These things will take effort and planning, but they are completely doable. The problem is not a lack of logistical ability, the problem is a lack of political will. Politicians who promise to have everyone out in 6 months are irresponsible, but far FAR less irresponsible than those politicians who now have the power to get the ball rolling but refuse to do so.

  43. Miles Becker says:

    I wonder how an attack on Iran might affect the issues discussed here. Withdrawl to Kuwait implies free passage of the Gulf, does it not?
    If the Iranians have turned their Persian Gulf coast into a maritime ‘Tabouleh Line,’ then that would not be the case, it seems to me.
    And if the Iranians were instrumental in aiding Hezbullah in Lebanon so effectively establish their defenses in six years, would it not be prudent to assume that the Iranians have been spent the last ninteen years doing the same for themselves?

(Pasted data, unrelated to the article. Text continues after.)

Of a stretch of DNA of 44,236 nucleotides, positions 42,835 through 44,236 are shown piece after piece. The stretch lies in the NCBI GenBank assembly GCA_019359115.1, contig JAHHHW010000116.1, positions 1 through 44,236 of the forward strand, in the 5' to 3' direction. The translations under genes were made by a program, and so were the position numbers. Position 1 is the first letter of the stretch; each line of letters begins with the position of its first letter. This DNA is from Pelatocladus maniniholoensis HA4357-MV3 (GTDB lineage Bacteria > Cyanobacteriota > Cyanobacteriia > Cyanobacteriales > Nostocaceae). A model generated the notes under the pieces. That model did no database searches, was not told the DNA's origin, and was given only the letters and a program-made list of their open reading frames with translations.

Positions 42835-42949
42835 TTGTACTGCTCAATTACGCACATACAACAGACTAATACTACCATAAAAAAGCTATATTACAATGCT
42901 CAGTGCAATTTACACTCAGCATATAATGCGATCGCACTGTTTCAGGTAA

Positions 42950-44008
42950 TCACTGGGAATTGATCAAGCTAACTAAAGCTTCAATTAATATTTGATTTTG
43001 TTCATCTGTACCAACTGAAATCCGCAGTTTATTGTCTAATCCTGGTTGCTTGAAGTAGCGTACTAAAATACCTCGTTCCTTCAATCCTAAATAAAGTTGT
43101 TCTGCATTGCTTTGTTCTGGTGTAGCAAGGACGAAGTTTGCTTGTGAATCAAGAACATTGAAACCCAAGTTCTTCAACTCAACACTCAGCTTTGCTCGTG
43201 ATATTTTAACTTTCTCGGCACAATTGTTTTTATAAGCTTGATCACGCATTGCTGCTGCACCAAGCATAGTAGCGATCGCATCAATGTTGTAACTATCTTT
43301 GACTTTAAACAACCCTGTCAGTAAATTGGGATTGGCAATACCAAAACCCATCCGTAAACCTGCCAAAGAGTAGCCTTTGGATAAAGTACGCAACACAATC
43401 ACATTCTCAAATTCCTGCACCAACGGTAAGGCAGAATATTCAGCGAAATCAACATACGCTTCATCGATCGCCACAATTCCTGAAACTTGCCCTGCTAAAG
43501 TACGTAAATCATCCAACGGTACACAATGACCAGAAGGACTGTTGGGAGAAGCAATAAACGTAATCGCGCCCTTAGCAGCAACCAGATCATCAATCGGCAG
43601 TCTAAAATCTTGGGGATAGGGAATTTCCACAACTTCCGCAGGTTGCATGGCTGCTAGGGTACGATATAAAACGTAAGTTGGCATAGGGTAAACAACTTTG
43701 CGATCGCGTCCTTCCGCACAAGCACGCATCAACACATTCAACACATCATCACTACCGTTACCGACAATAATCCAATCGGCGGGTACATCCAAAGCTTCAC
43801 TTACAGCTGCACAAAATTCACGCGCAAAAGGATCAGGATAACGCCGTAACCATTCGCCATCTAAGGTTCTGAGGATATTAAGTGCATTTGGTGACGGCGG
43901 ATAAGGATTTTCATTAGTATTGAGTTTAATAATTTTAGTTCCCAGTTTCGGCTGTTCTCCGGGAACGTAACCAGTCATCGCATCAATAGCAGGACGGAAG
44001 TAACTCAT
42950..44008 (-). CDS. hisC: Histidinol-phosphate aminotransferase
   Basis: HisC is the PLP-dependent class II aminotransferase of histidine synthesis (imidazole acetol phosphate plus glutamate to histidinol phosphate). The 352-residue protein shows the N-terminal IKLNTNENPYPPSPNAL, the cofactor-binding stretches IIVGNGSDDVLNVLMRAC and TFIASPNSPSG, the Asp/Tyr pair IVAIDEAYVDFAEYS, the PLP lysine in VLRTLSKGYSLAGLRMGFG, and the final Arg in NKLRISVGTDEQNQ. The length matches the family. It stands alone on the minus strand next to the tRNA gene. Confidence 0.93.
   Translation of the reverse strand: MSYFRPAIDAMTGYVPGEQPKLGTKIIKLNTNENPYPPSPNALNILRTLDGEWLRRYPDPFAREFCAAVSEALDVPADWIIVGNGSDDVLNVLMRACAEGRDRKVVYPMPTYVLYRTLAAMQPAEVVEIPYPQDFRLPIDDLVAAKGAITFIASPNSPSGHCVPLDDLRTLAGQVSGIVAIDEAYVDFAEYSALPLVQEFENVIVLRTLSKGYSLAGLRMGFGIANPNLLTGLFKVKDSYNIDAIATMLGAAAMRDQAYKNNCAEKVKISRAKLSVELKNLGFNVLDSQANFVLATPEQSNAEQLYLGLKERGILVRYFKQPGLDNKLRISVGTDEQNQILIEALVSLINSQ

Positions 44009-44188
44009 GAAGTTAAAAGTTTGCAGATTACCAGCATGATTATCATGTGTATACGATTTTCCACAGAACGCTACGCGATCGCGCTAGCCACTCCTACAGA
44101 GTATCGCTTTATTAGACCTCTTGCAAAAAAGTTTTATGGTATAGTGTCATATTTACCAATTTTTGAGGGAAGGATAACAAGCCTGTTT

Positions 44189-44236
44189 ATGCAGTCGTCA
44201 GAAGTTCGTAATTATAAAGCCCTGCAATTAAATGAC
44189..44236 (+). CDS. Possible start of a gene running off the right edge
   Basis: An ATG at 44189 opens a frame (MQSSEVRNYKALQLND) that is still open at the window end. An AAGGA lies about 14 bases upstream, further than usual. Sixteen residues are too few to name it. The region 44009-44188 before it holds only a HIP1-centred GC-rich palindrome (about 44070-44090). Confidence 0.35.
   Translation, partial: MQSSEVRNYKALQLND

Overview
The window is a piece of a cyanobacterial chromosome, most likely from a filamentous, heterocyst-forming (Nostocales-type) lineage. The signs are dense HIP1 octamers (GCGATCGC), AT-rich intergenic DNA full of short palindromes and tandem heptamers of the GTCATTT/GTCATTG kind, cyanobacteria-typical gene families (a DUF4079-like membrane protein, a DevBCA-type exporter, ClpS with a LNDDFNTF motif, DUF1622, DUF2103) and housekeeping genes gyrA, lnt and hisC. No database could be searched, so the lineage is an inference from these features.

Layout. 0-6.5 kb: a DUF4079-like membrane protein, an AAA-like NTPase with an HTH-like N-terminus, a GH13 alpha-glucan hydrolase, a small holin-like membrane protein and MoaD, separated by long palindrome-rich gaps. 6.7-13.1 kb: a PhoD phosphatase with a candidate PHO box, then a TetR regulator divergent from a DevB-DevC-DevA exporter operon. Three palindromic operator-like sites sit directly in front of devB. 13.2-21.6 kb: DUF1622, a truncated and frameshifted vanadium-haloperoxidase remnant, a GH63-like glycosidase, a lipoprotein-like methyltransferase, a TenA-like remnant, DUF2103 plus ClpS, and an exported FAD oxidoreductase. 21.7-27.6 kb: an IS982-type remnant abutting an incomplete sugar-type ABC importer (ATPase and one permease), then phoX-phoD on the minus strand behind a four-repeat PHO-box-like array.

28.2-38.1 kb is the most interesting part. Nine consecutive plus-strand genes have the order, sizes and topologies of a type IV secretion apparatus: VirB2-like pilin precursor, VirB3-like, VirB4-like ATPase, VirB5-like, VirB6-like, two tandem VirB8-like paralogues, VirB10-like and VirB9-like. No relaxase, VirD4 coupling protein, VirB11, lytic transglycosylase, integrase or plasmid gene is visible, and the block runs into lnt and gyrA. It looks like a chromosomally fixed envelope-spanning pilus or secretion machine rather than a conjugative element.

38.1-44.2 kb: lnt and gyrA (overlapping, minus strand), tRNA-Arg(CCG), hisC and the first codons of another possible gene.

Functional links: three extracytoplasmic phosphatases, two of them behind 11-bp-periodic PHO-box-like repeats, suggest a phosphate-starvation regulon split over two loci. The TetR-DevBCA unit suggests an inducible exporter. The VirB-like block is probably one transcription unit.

44. DH says:

    For whom the Colonel loveth, he chasteneth.

  45. jedermann says:

    The debate over the war in Iraq is, at present, about a decision to leave or stay. The time frame for either choice is a secondary consideration in the minds of most people. Once the question of leaving or staying is decided there will, of course, be much disappointment and anger over the realities that accompany either choice. Nevertheless, this being a democracy, it is important that people have available to them the most accurate estimates possible of the time it will take to get out on the one hand and the likely duration and size of an active military involvement with a decision to stay on the other. That said, I doubt that the publication of such estimates will have much effect on the decision making process (read sausage grinding). Anyone trying to be real about either option is going to take heavy fire politically as the realities are pretty unappetizing at best. No one who wants to get out wants to hear that it will take years to do it. Those who want to stay probably do not want to air the likely true costs of doing so.